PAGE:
Alan Sitomer has a new book coming out soon -- but admits he doesn't really know what he's doing in advance of its launch, in this new book publishing world of ours.
He leaves it to his readers to describe the altered terrain, though he provides a number of options -- exciting, chaotic, and unrecognizable among them.
To be an author in this day and age means you MUST do more than simply write a good book that people are going to want to read. Those days, at least to me, feel as if they are gone, Sitomer writes on his eponymous blog. Of course, this first element is still 100 percent vital, but whereas it used to be an end point, it is now really just a beginning.
First an author has to write a good book that people want to read and then an author has to get out the word about the fact that they have written what they believe is a good book that people will want to read. And by no means is this the same job, he continues. Or does it tap into the same skill set. Or is there any real playbook an author can follow to ensure a 'successful book launch' for a new title.
But there is no better way to figure things out than by doing, and Sitomer -- whose book Nerd Girls is to be published on July 5 -- says he will explore how the landscape has changed.
Over at something called Zakka Goods, Sam Vaknin declares that a novel redefinition through experimentation of the classical format of the book is emerging.
Until now e-books have mostly merely been an ephemeral rendition of their print predecessors, but they are really another medium that can and will provide a different reading experience with their links, interactivity, decision-driven plotlines, and the rest, Vaknin writes.
How would you explain the Kindle to Charles Dickens? At her blog, Madigan McGillicuddy highlights the neat project Cardiff School of Art & Design student Rachel Walsh thought up to do just that -- she created 40 mini-books and put them inside an old-school device that Dickens could relate to -- a hardcover book.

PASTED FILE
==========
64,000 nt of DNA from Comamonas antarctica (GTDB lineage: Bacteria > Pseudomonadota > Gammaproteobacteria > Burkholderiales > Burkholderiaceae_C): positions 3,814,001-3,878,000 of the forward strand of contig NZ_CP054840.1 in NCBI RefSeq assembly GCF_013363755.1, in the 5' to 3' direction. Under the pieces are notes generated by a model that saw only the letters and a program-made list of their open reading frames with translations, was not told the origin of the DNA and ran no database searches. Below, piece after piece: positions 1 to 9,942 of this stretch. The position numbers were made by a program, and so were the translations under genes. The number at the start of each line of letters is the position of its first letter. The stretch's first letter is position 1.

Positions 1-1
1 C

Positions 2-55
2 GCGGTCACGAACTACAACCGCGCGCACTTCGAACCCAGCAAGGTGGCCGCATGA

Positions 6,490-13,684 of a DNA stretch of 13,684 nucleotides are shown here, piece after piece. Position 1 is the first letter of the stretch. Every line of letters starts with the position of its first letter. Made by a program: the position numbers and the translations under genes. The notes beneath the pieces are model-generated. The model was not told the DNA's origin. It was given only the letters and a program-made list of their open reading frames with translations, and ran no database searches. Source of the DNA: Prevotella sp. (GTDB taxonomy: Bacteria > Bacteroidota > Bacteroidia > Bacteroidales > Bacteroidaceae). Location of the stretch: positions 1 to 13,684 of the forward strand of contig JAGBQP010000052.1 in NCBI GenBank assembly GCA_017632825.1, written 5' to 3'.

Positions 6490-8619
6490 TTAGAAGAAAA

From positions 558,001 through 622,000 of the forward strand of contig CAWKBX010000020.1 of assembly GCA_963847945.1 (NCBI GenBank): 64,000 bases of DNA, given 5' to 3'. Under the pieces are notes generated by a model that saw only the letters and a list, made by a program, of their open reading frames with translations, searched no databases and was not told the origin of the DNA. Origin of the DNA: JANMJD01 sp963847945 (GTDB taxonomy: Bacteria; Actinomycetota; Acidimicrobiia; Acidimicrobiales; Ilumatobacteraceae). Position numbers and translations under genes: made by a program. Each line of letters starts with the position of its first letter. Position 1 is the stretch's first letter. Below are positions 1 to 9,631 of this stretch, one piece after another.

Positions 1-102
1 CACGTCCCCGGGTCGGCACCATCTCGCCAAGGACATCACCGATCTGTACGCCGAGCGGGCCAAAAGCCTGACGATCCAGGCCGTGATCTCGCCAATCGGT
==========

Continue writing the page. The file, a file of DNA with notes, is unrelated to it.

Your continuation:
This is hilarious, and I can't imagine having the patience to individually create all of these tiny little masterpieces, McGillicuddy writes at Madigan Reads.
Here are some more quick hits from elsewhere in the books blogosphere today:
? L.S. Engler reviews the 29th title in her 100 Books Project -- Anansi Boys by Neil Gaiman.
? At Peace, Love & Books, Evie J. advocates subplots for major-minor characters, which is one aspect that she loved about Lock and Key, by Sarah Dessen. It was extremely nice to witness with a first-person book. It's not often that I read books where the major-minor characters have their own struggles, stories, and outcomes that are so clearly sub-plots of their own, she writes.
? At Word & Film, Steven Pressfield, author of The Legend of Bagger Vance and The Profession (which is out today), advises how to successfully adapt a book into a movie.
He says that almost every novel adaptation is less satisfying than the book itself, not because film is inferior, but because the form demands truncation, condensation, and simplification -- and none of these helps any work of fiction.
One of his tips is to strip down the story to three acts.
The leisurely exposition of a novel by, say, Thackeray is out of the question in film, Pressfield writes. The audience will be asleep before the second reel.
Edward B. Colby is the Books editor of the International Business Times.
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